A fresh mix of code snippets and tutorials

PHP: Get $_SERVER Variables

I use a variation of this function to get super global $_SERVER variables in my free shapeSpace WordPress theme. The function returns all relevant variables contained in the $_SERVER array. Note this is a general PHP technique, so WordPress is not required for this one.

Get $_SERVER Variables

To get most (not all) of the most useful $_SERVER variables, add the following two functions. The first function gets the variables, the second function sanitizes them. Also, make sure to read the Notes below for important information about this technique.

function shapeSpace_server_vars() {
	if (!isset($_SERVER)) return;
	$postvars = file_get_contents('php://input');
	$port      = isset($_SERVER['REMOTE_PORT'])       ? $_SERVER['REMOTE_PORT']       : 'undefined';
	$method    = isset($_SERVER['REQUEST_METHOD'])    ? $_SERVER['REQUEST_METHOD']    : 'undefined';
	$protocol  = isset($_SERVER['SERVER_PROTOCOL'])   ? $_SERVER['SERVER_PROTOCOL']   : 'undefined';
	$connect   = isset($_SERVER['HTTP_CONNECTION'])   ? $_SERVER['HTTP_CONNECTION']   : 'undefined';
	$gateway   = isset($_SERVER['GATEWAY_INTERFACE']) ? $_SERVER['GATEWAY_INTERFACE'] : 'undefined';
	$referer   = isset($_SERVER['HTTP_REFERER'])      ? $_SERVER['HTTP_REFERER']      : 'undefined';
	$server    = isset($_SERVER['SERVER_NAME'])       ? $_SERVER['SERVER_NAME']       : 'undefined';
	$http_host = isset($_SERVER['HTTP_HOST'])         ? $_SERVER['HTTP_HOST']         : 'undefined';
	$request   = isset($_SERVER['REQUEST_URI'])       ? $_SERVER['REQUEST_URI']       : 'undefined';
	$query     = isset($_SERVER['QUERY_STRING'])      ? $_SERVER['QUERY_STRING']      : 'undefined';
	$agent     = isset($_SERVER['HTTP_USER_AGENT'])   ? $_SERVER['HTTP_USER_AGENT']   : 'undefined';
	$ip_remote = isset($_SERVER['REMOTE_ADDR'])          ? $_SERVER['REMOTE_ADDR']          : 'undefined';
	$ip_client = isset($_SERVER['HTTP_CLIENT_IP'])       ? $_SERVER['HTTP_CLIENT_IP']       : 'undefined';
	$ip_forwrd = isset($_SERVER['HTTP_X_FORWARDED_FOR']) ? $_SERVER['HTTP_X_FORWARDED_FOR'] : 'undefined';
	// $host_remote = gethostbyaddr($ip_remote);
	// $host_client = gethostbyaddr($ip_client);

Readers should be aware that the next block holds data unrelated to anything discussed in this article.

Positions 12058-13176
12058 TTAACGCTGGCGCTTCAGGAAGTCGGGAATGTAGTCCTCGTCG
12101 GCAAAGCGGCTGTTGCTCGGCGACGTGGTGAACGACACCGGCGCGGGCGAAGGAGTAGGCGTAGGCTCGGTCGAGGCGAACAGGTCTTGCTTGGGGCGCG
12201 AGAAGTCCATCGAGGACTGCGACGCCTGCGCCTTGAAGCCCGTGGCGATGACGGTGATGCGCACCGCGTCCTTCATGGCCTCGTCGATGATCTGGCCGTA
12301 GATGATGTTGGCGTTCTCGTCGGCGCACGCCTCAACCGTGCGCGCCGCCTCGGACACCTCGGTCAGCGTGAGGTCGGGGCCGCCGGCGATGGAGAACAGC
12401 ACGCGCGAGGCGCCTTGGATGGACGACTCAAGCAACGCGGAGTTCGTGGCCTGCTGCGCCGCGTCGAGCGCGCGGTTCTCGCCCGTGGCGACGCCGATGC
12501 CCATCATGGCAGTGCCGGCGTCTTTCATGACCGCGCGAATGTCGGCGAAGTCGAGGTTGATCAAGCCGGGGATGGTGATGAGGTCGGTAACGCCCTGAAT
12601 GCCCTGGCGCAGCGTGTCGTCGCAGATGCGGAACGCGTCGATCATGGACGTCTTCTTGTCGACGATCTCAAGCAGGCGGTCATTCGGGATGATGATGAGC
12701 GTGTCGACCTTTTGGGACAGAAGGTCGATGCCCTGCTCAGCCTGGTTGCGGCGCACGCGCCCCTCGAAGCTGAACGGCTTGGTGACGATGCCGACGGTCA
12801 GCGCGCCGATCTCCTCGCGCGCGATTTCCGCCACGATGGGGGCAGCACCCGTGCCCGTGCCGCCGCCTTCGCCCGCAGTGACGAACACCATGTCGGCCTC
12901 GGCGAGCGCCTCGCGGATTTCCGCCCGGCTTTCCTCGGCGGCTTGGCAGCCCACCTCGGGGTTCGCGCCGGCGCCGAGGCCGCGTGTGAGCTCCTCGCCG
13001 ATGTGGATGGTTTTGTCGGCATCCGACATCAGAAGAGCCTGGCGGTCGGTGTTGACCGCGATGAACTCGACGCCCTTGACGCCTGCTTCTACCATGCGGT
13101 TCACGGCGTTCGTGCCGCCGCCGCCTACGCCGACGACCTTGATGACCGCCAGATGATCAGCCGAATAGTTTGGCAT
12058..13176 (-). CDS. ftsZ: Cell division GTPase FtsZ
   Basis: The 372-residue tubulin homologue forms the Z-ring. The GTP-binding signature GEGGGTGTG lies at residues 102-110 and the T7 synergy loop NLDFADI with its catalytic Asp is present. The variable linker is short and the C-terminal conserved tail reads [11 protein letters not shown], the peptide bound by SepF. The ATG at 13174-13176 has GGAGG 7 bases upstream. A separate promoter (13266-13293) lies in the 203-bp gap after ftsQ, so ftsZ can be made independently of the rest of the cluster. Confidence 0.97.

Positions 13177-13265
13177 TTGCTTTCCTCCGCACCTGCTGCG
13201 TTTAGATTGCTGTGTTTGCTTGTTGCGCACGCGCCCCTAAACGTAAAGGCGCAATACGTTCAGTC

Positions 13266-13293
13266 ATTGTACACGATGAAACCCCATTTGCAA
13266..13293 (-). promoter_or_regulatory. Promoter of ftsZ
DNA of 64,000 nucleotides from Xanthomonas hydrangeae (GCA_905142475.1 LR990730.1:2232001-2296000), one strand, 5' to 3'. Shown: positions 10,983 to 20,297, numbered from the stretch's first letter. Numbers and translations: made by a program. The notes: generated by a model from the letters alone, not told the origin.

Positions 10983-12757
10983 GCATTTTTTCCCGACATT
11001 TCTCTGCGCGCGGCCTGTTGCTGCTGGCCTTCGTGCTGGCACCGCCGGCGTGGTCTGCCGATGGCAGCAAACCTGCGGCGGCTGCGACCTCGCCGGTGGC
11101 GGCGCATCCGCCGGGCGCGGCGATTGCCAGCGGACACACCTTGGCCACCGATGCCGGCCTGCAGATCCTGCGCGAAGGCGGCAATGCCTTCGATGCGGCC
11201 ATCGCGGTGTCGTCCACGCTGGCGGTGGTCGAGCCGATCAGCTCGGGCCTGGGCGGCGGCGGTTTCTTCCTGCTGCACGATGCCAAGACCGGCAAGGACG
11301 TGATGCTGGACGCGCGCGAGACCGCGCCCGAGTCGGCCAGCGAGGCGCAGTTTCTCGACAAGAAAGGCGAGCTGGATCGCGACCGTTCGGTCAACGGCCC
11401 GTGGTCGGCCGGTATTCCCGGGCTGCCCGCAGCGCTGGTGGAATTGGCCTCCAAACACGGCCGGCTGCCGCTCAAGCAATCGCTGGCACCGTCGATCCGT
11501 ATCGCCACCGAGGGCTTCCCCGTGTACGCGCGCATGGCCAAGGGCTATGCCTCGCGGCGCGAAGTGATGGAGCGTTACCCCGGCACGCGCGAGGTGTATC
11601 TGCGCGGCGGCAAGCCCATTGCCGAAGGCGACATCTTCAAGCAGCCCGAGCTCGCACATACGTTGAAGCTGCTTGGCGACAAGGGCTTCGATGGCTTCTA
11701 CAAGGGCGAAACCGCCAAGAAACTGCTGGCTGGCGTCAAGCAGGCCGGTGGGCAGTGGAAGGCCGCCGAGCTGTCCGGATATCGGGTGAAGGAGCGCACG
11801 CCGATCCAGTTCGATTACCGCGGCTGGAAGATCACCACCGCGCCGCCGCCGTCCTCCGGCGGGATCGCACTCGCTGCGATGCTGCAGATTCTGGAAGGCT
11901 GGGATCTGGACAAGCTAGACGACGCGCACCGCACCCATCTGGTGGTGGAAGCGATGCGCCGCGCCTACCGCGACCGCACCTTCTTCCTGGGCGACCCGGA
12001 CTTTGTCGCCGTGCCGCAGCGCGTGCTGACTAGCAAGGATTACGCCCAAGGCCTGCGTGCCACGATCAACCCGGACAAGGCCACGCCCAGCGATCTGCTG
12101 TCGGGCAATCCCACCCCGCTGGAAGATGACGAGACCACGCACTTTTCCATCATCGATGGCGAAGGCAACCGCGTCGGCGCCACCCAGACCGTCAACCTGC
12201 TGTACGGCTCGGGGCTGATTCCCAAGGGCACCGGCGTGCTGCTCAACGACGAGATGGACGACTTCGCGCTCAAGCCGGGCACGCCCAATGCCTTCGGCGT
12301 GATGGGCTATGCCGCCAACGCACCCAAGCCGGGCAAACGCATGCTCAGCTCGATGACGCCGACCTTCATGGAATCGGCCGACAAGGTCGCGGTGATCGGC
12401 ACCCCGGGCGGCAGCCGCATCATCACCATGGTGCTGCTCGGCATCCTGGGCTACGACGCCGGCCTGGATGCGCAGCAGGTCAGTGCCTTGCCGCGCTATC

// $host_forwrd = gethostbyaddr($ip_forwrd);
	$vars = array(
		'PORT'         => $port, 
		'METHOD'       => $method, 
		'PROTOCOL'     => $protocol, 
		'CONNECT'      => $connect, 
		'GATEWAY'      => $gateway, 
		'REFERRER'     => $referer, 
		'SERVER'       => $server, 
		'HTTP HOST'    => $http_host, 
		'REQUEST'      => $request, 
		'QUERY'        => $query, 
		'USER AGENT'   => $agent, 
		'POST VARS'    => $postvars, 
		'IP REMOTE'    => $ip_remote, 
		'IP CLIENT'    => $ip_client, 
		'IP FORWARD'   => $ip_forwrd, 
		// 'HOST REMOTE'  => $host_remote, 
		// 'HOST CLIENT'  => $host_client, 
		// 'HOST FORWARD' => $host_forwrd,
	foreach ($vars as $key => $val) {
		$vars[$key] = shapeSpace_clean($val);
	return $vars;

This simple function returns $vars, which contains and array of sanitized values for each specified server variable. Here we are using the following function to handle the sanitization of each variable:

function shapeSpace_clean($string) {
	$string = trim($string); 
	$string = strip_tags($string);
	$string = stripslashes($string);
	$string = str_replace("\n", '', $string);
	$string = htmlentities($string, ENT_QUOTES);
	$string = trim($string); 
	return $string;

This function provides an effective way to sanitize everything, so each returned array value is safe. And of course you are welcome to modify or replace things as needed to suit your specific application.

Example usage

To get an idea of how the above functions may be used. In my free DIY Server Uptime Monitor, I use the technique to include server information in email notifications. This is done via the following function:

function shapeSpace_check_status() {
	$subject = 'DIY Server Uptime Monitor';
	$email = 'hello@example.com';
	$date = date('F jS Y, h:ia', time());
	$vars = shapeSpace_server_vars(); // <-- get the server variables
	$message = $date . "\n\n";
	foreach ($vars as $key => $val) {
		$message .= $key .': '. $val . "\n"; // <-- looping thru variables
	mail($email, $subject, $message, 'From: '. $email);

Basically this function calls shapeSpace_server_vars(), loops through the array of server variables, and sends them via email. You can check out the uptime monitor tutorial to get more context and details.


Some important things to keep in mind when using the above functions.

1) The first function, shapeSpace_server_vars(), returns many but not all $_SERVER variables. For a complete list of all possible variables, check out the PHP documentation. And for a direct look at the contents of $_SERVER, do a quick variable dump like var_dump($_SERVER).

2) In the first function, shapeSpace_server_vars(), notice that the following lines are commented out, effectively disabled.

	// $host_remote = gethostbyaddr($ip_remote);
	// $host_client = gethostbyaddr($ip_client);
	// $host_forwrd = gethostbyaddr($ip_forwrd);
		// 'HOST REMOTE'  => $host_remote, 
		// 'HOST CLIENT'  => $host_client, 
		// 'HOST FORWARD' => $host_forwrd,

If you decide to uncomment/enable these lines, the returned array of server variables will include additional information. Specifically, for each type of IP address, the script uses gethostbyaddr() to look up the associated host name. While this information may be useful, understand that calling gethostbyaddr() is rather expensive resource-wise. So probably don’t want to enable these extra variables unless absolutely necessary.

★ Pro Tip: